Friday, July 28, 2006

Iraq Becoming More Complicated

Time writer Tony Karon has a useful article on the way that Lebanon is making our policies in Iraq more complicated but here's two paragraphs that raise an issue:
...there's no question that the dominant element of the Iraqi government sees Iran as a close friend and ally, and they're not likely to turn against Tehran at the behest of Washington. In his speech to Congress, Maliki said many things that will have pleased the Administration about Iraq as a front in the war on terrorism. But he also mentioned the 1991 Shi'ite uprising that ended in a bloodbath at the hands of Saddam's troops: "In 1991, when Iraqis tried to capitalize on the regime's momentary weakness and rose up, we were alone again," Maliki said. "The people of Iraq will not forget your continued support as we establish a secure, liberal democracy. Let 1991 never be repeated, for history will be most unforgiving."

This was a coded message. The 1991 uprising had initially been encouraged by Washington as Saddam's troops fled Kuwait, but the U.S. — suddenly aware that Iran would be the biggest beneficiary from Saddam's ouster — then sat back and allowed the regime to massacre the Shi'ites. In Iraqi Shi'ite political folklore, 1991 is remembered as America's great betrayal. Nor have the Shi'ite parties forgotten that the only country that came to their aid was Iran. And Iraq's new government is not in any rush to fall into line with Egypt, Saudi Arabia and Jordan, who they see as having done nothing to help them against Saddam.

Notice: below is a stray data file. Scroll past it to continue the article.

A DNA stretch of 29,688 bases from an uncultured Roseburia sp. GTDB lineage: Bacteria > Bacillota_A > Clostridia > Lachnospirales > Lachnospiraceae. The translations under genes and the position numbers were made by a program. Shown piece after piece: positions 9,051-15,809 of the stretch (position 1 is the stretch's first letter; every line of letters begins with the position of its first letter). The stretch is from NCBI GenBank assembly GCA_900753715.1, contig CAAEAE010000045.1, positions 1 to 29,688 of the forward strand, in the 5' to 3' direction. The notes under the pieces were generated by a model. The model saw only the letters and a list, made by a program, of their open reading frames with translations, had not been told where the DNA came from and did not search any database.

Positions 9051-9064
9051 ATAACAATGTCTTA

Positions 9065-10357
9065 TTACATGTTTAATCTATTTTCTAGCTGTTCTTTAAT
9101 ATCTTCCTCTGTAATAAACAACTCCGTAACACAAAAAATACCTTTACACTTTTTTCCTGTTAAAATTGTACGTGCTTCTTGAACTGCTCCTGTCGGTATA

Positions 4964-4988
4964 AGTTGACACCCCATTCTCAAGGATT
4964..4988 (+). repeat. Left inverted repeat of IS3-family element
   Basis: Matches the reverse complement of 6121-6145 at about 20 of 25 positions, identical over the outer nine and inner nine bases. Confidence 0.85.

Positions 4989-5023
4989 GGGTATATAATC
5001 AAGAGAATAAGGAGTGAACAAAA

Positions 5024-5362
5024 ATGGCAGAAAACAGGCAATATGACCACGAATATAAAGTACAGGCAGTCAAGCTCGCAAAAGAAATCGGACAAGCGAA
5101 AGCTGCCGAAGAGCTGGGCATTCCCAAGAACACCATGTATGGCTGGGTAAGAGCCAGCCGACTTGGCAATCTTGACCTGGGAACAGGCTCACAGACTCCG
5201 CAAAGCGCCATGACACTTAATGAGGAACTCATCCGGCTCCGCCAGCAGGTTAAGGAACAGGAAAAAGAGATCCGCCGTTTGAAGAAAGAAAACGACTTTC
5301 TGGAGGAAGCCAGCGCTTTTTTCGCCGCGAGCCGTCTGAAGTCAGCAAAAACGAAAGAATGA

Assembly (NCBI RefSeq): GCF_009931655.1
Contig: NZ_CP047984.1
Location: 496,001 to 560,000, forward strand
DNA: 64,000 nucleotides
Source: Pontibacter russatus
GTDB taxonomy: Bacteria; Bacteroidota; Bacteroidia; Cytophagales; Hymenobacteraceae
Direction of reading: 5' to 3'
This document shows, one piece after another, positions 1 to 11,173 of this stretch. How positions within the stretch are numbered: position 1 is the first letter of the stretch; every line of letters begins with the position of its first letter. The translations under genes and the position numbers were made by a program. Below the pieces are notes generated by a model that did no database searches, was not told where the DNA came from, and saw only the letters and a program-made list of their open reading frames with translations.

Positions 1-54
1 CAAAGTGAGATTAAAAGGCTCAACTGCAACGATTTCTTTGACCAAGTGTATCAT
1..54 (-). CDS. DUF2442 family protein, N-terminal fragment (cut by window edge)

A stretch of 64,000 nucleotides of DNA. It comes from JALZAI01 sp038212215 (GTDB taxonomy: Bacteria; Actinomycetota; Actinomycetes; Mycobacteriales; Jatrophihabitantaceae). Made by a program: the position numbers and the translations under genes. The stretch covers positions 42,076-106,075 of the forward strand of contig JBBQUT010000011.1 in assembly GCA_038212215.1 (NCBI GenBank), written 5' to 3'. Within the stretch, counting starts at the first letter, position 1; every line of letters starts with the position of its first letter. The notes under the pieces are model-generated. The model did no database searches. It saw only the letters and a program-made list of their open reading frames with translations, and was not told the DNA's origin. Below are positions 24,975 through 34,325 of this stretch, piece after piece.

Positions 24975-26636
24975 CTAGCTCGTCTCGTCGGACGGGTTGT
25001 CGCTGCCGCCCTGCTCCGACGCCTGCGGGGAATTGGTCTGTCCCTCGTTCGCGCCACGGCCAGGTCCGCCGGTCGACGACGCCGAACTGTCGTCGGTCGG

Political folklore? The senior President Bush asked the Kurds and Shiites to rise up against Saddam Hussein. You don't ask people to rise up unless you're promising to help them. But we decided the war was over in a hundred hours and we allowed a provision to stand that Saddam Hussein could use his helicopters and then we stood by and watched. That left the Shiites at the mercy Saddam Hussein's troop, hence the massacres. That's not folklore, that's a reality. Asking the Kurds and Shiites to rise up was a poorly considered policy that cost the lives of thousands. I suspect Karon knows better but feels obliged to soften the language in the current political environment. Softening the language for the sensibilities of right wingers doesn't help a majority of Americans understand that presidents make huge blunders sometimes.

But Karon does a good job of pointing to two major problems: the more aggressively we behave towards Iran, the more intractable our problems will be in Iraq; also, in the current environment, the more we tilt back towards the Sunnis, the more the Shiites will feel that Americans are unreliable and that they are once again being 'betrayed.' Whether we like it or not, we need to start extricating ourselves from Iraq.


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